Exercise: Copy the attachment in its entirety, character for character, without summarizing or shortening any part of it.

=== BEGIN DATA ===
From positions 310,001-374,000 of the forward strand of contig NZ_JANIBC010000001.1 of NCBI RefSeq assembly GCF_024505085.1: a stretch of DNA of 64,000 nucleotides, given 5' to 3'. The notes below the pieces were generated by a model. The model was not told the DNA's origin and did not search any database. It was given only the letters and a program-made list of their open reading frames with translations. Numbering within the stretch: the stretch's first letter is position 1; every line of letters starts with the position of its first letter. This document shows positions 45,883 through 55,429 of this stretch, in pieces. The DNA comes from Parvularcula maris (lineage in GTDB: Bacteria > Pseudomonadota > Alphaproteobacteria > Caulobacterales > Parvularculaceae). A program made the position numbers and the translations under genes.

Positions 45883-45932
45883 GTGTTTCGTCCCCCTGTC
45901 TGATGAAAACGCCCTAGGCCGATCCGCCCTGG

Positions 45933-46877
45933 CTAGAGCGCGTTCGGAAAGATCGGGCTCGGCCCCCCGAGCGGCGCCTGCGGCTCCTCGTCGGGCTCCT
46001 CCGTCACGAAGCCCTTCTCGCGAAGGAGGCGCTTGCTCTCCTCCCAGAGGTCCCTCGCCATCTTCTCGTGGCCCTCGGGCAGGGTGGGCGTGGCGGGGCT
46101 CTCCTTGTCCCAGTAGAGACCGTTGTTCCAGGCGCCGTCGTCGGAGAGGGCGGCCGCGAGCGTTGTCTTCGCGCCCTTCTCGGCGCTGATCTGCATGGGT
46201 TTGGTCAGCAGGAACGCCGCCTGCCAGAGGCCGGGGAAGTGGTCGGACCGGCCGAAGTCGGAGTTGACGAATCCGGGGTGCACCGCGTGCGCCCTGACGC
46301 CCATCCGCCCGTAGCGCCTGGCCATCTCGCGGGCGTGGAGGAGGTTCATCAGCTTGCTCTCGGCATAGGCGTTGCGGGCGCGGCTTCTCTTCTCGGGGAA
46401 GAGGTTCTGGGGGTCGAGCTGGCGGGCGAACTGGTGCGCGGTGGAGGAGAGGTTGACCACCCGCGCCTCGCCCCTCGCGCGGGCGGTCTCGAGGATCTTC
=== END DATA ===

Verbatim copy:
From positions 310,001-374,000 of the forward strand of contig NZ_JANIBC010000001.1 of NCBI RefSeq assembly GCF_024505085.1: a stretch of DNA of 64,000 nucleotides, given 5' to 3'. The notes below the pieces were generated by a model. The model was not told the DNA's origin and did not search any database. It was given only the letters and a program-made list of their open reading frames with translations. Numbering within the stretch: the stretch's first letter is position 1; every line of letters starts with the position of its first letter. This document shows positions 45,883 through 55,429 of this stretch, in pieces. The DNA comes from Parvularcula maris (lineage in GTDB: Bacteria > Pseudomonadota > Alphaproteobacteria > Caulobacterales > Parvularculaceae). A program made the position numbers and the translations under genes.

Positions 45883-45932
45883 GTGTTTCGTCCCCCTGTC
45901 TGATGAAAACGCCCTAGGCCGATCCGCCCTGG

Positions 45933-46877
45933 CTAGAGCGCGTTCGGAAAGATCGGGCTCGGCCCCCCGAGCGGCGCCTGCGGCTCCTCGTCGGGCTCCT
46001 CCGTCACGAAGCCCTTCTCGCGAAGGAGGCGCTTGCTCTCCTCCCAGAGGTCCCTCGCCATCTTCTCGTGGCCCTCGGGCAGGGTGGGCGTGGCGGGGCT
46101 CTCCTTGTCCCAGTAGAGACCGTTGTTCCAGGCGCCGTCGTCGGAGAGGGCGGCCGCGAGCGTTGTCTTCGCGCCCTTCTCGGCGCTGATCTGCATGGGT
46201 TTGGTCAGCAGGAACGCCGCCTGCCAGAGGCCGGGGAAGTGGTCGGACCGGCCGAAGTCGGAGTTGACGAATCCGGGGTGCACCGCGTGCGCCCTGACGC
46301 CCATCCGCCCGTAGCGCCTGGCCATCTCGCGGGCGTGGAGGAGGTTCATCAGCTTGCTCTCGGCATAGGCGTTGCGGGCGCGGCTTCTCTTCTCGGGGAA
46401 GAGGTTCTGGGGGTCGAGCTGGCGGGCGAACTGGTGCGCGGTGGAGGAGAGGTTGACCACCCGCGCCTCGCCCCTCGCGCGGGCGGTCTCGAGGATCTTC